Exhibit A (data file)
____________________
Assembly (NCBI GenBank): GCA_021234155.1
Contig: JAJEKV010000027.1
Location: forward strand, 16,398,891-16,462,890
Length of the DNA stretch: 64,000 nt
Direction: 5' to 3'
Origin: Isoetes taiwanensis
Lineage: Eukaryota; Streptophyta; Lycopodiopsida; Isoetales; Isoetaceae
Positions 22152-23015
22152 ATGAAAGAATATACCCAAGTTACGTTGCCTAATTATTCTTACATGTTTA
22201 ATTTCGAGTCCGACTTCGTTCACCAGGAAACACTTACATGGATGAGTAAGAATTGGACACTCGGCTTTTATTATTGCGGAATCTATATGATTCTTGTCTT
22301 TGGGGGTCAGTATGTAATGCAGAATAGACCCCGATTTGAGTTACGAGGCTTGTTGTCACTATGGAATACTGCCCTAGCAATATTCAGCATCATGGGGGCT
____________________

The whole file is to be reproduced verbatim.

Assembly (NCBI GenBank): GCA_021234155.1
Contig: JAJEKV010000027.1
Location: forward strand, 16,398,891-16,462,890
Length of the DNA stretch: 64,000 nt
Direction: 5' to 3'
Origin: Isoetes taiwanensis
Lineage: Eukaryota; Streptophyta; Lycopodiopsida; Isoetales; Isoetaceae
Positions 22152-23015
22152 ATGAAAGAATATACCCAAGTTACGTTGCCTAATTATTCTTACATGTTTA
22201 ATTTCGAGTCCGACTTCGTTCACCAGGAAACACTTACATGGATGAGTAAGAATTGGACACTCGGCTTTTATTATTGCGGAATCTATATGATTCTTGTCTT
22301 TGGGGGTCAGTATGTAATGCAGAATAGACCCCGATTTGAGTTACGAGGCTTGTTGTCACTATGGAATACTGCCCTAGCAATATTCAGCATCATGGGGGCT